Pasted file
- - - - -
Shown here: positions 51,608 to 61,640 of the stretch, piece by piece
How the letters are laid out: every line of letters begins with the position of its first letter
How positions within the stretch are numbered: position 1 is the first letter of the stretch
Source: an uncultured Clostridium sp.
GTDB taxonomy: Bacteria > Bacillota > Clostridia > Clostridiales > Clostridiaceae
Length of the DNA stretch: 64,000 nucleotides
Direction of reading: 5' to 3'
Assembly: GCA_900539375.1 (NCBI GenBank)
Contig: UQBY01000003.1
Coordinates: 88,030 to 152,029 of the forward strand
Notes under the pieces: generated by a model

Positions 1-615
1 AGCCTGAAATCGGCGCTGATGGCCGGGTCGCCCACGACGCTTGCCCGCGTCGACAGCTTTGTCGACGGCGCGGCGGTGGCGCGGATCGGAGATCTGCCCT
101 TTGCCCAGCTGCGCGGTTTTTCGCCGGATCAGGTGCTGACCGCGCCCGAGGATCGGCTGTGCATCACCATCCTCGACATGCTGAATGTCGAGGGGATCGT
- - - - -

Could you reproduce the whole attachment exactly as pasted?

Shown here: positions 51,608 to 61,640 of the stretch, piece by piece
How the letters are laid out: every line of letters begins with the position of its first letter
How positions within the stretch are numbered: position 1 is the first letter of the stretch
Source: an uncultured Clostridium sp.
GTDB taxonomy: Bacteria > Bacillota > Clostridia > Clostridiales > Clostridiaceae
Length of the DNA stretch: 64,000 nucleotides
Direction of reading: 5' to 3'
Assembly: GCA_900539375.1 (NCBI GenBank)
Contig: UQBY01000003.1
Coordinates: 88,030 to 152,029 of the forward strand
Notes under the pieces: generated by a model

Positions 1-615
1 AGCCTGAAATCGGCGCTGATGGCCGGGTCGCCCACGACGCTTGCCCGCGTCGACAGCTTTGTCGACGGCGCGGCGGTGGCGCGGATCGGAGATCTGCCCT
101 TTGCCCAGCTGCGCGGTTTTTCGCCGGATCAGGTGCTGACCGCGCCCGAGGATCGGCTGTGCATCACCATCCTCGACATGCTGAATGTCGAGGGGATCGT